Global toll. A cholera epidemic hits West Bengal, India, in 1971.


A New View of Why Cholera Won't Go Away

Cholera first infected humans in the early 19th century in Bengal, a region that straddles what is now the border between Bangladesh and India, and the bacterial disease still sweeps through the area regularly. After sifting through historical records of cholera deaths in Bengal, a team of scientists in the United States and Europe proposes a new explanation for these repeated outbreaks, suggesting that immunity to cholera wanes more rapidly than thought and that many more people than believed become infected without exhibiting symptoms.

Cholera is usually caused by bacteria in water contaminated by feces from infected people. The disease can kill within hours of the first symptoms. For reasons no one quite understands, cholera epidemics seem to follow the seasons, surging and then receding in predictable patterns. Researchers have offered various explanations for the recurring outbreaks, including temperature shifts and the changing ecology of local water bodies, but they haven't had enough evidence to nail down the cause.

So Aaron King, a theoretical ecologist at the University of Michigan, Ann Arbor, teamed up with a biostatistician and cholera experts to map the pattern of cholera epidemics across decades. They obtained death records from 26 districts in Bengal from 1891 to 1940, when the region was a British colony. Although the records did not include information on survivors, the mortality data are unlikely to be wrong because severe disease is distinctive, King says.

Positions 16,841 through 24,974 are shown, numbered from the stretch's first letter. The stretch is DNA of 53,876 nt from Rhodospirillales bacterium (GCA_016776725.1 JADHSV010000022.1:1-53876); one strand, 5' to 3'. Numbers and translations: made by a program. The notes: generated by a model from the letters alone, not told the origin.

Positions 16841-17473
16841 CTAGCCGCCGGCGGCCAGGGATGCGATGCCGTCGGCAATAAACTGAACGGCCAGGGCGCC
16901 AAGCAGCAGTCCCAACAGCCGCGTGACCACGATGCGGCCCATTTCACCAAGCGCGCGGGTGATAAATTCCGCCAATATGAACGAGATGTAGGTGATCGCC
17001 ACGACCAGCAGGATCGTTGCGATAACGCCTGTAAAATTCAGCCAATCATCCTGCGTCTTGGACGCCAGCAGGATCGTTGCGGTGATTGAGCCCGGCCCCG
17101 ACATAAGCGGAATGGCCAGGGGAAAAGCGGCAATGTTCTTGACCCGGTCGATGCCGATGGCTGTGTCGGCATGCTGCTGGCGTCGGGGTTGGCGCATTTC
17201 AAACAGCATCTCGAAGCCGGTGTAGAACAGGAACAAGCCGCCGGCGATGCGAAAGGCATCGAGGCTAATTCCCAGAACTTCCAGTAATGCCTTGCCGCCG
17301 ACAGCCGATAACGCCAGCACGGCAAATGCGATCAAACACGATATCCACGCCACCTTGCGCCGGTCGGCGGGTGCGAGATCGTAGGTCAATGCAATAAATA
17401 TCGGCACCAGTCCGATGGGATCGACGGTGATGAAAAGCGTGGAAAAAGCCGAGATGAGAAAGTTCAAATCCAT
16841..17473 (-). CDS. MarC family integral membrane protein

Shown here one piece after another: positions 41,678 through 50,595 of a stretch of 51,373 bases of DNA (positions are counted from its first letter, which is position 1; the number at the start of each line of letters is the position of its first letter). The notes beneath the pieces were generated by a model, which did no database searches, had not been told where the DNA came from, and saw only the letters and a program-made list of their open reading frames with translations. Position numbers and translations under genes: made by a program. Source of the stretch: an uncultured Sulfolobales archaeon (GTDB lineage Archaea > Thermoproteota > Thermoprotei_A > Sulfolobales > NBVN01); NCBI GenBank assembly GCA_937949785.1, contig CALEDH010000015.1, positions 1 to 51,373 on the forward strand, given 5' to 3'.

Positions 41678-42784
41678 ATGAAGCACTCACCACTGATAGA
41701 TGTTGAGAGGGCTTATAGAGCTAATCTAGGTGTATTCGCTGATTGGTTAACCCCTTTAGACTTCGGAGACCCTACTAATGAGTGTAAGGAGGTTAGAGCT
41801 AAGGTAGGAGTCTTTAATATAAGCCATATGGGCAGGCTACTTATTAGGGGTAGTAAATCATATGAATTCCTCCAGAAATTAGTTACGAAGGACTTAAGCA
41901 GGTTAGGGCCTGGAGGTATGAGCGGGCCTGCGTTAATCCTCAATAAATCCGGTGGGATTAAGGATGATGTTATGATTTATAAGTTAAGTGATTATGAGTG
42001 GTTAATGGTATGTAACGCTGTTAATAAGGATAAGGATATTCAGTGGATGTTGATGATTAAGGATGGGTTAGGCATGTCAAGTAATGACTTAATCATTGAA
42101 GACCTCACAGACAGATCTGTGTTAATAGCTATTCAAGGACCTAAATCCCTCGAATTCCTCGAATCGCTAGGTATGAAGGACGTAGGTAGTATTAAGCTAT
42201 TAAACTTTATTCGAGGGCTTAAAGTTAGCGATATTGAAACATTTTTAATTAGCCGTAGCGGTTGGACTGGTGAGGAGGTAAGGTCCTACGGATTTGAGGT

Using estimates of variables such as population size and the chance of dying from cholera, the researchers gauged how closely the mortality data hewed to different transmission models. To their surprise, the model that worked best predicted that cholera survivors were only immune to the disease for a few months rather than for a few years, as researchers previously believed. The model also suggested that a very high proportion of people infected by cholera had no symptoms, putting the ratio of asymptomatic to symptomatic people as high as 250-to-1, the group reports in tomorrow's issue of Nature. Previous estimates have ranged between 3-to-1 and 100-to-1. The model could not answer whether these asymptomatic individuals could transmit disease, something King hopes others will pursue.

These results could help explain why cholera epidemics follow the paths they do, King says. The seasonal outbreaks might occur because cholera simply "spreads until there's essentially no one left to spread to." At that point--with most of the population infected but without symptoms and others having died--cholera fades away because there are few susceptible hosts. The disease then remains in hiding until rapidly waning immunity allows a new outbreak.

The only way to know if the findings are right is to locate people with asymptomatic infections during epidemics, says Ira Longini, a biostatistician at the University of Washington, Seattle. Cholera expert David Sack of Johns Hopkins University in Baltimore, Maryland, doubts that immunity wanes as quickly as the data suggest--vaccine trials indicate it may last several years. However, Sack acknowledges that no one really knows how long immunity from asymptomatic infections persists, because those people are difficult to identify and haven't been studied.